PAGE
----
• Silver Linings Playbook
    SILVER LININGS PLAYBOOKForget Hunger Games, this ranks as my favourite Jennifer Lawrence film, just edging Winter’s Bone. She has great chemistry with Bradley Cooper, both of them playing flawed characters in this acerbic, edgy and alternative type of rom-com. Highly recommended.
  • Chronicle
    Earlier this year this film was released and flew somewhat under the radar. Shown in found footage style, the best way to describe the first half is Jackass with telekinetic powers. It then goes darker as it builds to an epic finale. Thoroughly deserving of a place on this list.
  • Dark Knight Rises
    The final instalment of Christopher Nolan’s game-changing bat franchise. Tom Hardy as Bane, Anne Hathaway as Catwoman, Gordon-Levitt as Boy Wonder in the making. This was an emotional, visceral ending to the best set of Batman films of all time.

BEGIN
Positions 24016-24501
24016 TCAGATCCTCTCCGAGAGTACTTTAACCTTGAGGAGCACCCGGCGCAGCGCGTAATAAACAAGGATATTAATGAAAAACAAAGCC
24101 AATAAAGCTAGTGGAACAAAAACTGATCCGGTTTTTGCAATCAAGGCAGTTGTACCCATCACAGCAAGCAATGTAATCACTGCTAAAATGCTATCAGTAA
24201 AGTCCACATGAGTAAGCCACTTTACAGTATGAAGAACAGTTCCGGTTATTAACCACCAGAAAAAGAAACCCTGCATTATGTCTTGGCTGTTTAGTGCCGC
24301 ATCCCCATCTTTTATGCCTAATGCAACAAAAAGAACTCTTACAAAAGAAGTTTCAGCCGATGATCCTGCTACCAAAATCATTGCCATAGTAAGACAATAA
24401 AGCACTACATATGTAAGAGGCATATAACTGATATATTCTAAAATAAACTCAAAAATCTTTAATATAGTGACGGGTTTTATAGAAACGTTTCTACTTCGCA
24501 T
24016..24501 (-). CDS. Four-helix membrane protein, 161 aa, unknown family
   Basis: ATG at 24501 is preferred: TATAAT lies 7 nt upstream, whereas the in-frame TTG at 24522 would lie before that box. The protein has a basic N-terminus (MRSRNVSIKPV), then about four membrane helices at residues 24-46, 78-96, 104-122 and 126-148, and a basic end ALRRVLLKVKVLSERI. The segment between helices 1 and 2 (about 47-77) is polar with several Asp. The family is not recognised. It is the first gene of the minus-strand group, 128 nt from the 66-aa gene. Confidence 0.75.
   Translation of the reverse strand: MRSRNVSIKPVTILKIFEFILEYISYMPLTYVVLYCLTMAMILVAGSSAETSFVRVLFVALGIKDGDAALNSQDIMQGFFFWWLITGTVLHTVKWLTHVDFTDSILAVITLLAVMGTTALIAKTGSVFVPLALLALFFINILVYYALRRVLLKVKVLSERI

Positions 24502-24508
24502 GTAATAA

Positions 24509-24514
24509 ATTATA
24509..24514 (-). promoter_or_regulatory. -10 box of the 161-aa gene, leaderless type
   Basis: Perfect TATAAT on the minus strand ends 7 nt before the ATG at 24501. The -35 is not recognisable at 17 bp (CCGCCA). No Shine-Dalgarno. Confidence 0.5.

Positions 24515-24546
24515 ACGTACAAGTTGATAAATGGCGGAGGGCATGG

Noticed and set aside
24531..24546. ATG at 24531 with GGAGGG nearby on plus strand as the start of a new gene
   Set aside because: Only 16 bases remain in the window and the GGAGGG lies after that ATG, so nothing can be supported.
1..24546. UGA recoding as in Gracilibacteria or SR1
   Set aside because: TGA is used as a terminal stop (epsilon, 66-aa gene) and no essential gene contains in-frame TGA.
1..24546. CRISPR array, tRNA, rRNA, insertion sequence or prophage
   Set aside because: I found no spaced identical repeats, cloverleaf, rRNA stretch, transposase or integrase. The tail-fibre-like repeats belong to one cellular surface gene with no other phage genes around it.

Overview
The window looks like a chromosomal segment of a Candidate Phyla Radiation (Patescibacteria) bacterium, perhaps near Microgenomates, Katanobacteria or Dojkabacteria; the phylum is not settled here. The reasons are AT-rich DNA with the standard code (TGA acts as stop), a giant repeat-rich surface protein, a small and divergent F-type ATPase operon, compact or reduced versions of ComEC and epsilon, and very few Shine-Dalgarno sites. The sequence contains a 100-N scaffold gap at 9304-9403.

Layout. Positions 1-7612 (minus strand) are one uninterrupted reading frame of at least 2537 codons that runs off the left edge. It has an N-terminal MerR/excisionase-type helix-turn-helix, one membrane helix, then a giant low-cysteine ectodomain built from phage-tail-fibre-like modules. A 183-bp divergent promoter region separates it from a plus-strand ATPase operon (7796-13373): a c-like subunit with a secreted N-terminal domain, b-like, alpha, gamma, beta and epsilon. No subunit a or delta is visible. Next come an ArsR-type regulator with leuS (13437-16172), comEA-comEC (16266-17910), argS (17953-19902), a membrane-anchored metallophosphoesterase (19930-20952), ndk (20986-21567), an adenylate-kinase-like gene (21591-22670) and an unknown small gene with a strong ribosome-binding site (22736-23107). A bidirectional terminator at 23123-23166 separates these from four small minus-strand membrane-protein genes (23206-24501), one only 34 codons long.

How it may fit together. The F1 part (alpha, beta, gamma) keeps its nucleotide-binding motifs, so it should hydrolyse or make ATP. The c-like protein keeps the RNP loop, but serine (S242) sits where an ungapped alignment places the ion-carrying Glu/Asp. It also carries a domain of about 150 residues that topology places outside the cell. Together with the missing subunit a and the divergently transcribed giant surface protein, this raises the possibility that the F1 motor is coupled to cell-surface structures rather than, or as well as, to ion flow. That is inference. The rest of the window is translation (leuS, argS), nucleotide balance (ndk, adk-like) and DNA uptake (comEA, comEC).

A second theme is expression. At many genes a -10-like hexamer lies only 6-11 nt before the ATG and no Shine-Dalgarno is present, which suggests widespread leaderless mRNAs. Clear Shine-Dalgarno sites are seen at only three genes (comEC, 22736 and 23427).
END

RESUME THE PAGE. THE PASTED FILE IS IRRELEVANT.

• Avengers Assemble
    Despite my last comment regarding Batman, Marvel Studios has firmly staked its claim as the lighter, more upbeat side of the superhero world. Joss Whedon pulling off an incredible trick to balance a film with a host of big characters, letting them all shine equally.
  • Ted
    ted
    Macfarlane knows his comedy. This film was his vision and really paid off. From script and direction through to mo-cap acting, he was the driving force. Mila Kunis and Mark Wahlberg added their dramatic and comedy talent to make this one of the funniest films of the year.
  • Life of Pi  
    Ang Lee’s tale of a young boy shipwrecked at sea with a Bengal tiger called Richard Parker is a visual masterpiece. Taken from a Booker prize-winner novel, it makes you question the nature of belief and how you perceive the world. An uplifting and life-affirming tale.
  • The Raid: Redemption
    Combine the talents of a Welsh Director and up-and-coming action star in Iko Uwais and you get an unexpected, kick-ass treat. Introducing us to pencak silat, an Indonesian form of dance and self defence, it’s breathtaking to watch when used to beat up bad guys.
  • The Hobbit
    Peter Jackson has worked wonders yet again. The dwarves are great and Martin Freeman is the perfect Bilbo. His ‘riddles in the dark’ scene with Gollum is brilliantly scripted. If you’re even a fleeting fantasy fan you won’t want to miss this exhilarating tale.
  • Beasts of the Southern Wild
    beasts